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Dancing Cockatoos and the Dead Man Test by Marlene Zuk
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Dancing Cockatoos and the Dead Man Test

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Dancing Cockatoos and the Dead Man Test by Marlene Zuk
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Aug 09, 2022 | ISBN 9780593667804 | 582 Minutes

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Praise

[Zuk] watches and writes with a sense of wonder, curiosity, and the abiding recognition that our own human lives only make sense in light of the behavior of other species…Zuk’s lovely book feels like a cabinet of curiosities whose details remind us to pay attention to the behaviors around us every day.—Rob Dunn, Science

Zuk has a knack for weaving in complex scientific theories without ever slowing down the pace, and her vivid descriptions render her wonder contagious…This one’s full of fun.—Publishers Weekly

Consistently entertaining…Fascinating stories from a knowledgeable, humorous guide. Another winner from Zuk.—Kirkus Reviews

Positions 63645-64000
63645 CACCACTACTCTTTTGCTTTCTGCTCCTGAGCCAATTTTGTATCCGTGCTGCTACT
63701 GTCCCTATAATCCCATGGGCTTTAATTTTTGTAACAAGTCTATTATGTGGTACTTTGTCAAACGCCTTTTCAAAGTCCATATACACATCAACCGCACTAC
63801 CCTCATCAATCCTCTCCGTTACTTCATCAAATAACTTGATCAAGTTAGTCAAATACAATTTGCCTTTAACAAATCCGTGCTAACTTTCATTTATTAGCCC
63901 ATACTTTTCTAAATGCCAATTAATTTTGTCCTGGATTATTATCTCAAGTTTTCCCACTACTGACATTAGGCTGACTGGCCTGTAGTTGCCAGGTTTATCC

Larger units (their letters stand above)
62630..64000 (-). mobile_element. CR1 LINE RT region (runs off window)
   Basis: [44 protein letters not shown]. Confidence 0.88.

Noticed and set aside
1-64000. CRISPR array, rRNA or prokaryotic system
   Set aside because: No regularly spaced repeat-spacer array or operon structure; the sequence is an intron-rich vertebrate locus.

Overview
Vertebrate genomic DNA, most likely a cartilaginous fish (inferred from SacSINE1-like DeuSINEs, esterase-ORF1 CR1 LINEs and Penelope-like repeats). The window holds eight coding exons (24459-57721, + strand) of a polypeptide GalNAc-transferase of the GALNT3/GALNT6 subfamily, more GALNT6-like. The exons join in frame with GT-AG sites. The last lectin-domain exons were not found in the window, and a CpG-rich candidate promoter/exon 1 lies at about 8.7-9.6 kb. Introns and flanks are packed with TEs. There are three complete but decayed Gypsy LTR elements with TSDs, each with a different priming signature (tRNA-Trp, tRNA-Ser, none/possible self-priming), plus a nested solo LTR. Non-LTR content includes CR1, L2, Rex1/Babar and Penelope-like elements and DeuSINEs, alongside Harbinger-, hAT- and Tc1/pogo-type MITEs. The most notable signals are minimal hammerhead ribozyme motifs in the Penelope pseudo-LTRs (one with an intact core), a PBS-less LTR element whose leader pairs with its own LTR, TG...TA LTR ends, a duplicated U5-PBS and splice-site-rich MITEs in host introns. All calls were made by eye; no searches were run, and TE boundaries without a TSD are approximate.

This book is a joy—a provocative, highly entertaining exploration of the roots of our behavior. Marlene Zuk dispels the murk and misconceptions about how our sex roles, language, intelligence, even our mental illness came to be, offering a fresh and invigorating view of animal behavior illuminated by her deep knowledge and warm humor.—Jennifer Ackerman, New York Times best-selling author of The Genius of Birds

With Dancing Cockatoos and the Dead Man Test, Marlene Zuk, a master of scientific storytelling, presents the natural world as a source of powerful insights for understanding behavior across animal species, including our own. With authority, clarity, and wit, the author guides readers on a revelatory journey into the connected nature of behavior across the tree of life. —Barbara Natterson-Horowitz, coauthor of Zoobiquity and Wildhood

In Dancing Cockatoos and the Dead Man Test, Marlene Zuk uses a light touch to probe heavy questions: What is behavior? How is it related to intelligence? Does domestication make one dumb? Over the course of her investigation, she introduces readers to Lesser Black-backed Gulls that lie in wait to steal student sandwiches, crayfish that experience anxiety, and sea slugs that decapitate themselves (all the better to grow a new parasite-free body). The book, sparkling with humor and curiosity, is a pleasure from start to finish. —Kim Todd, author of Sparrow

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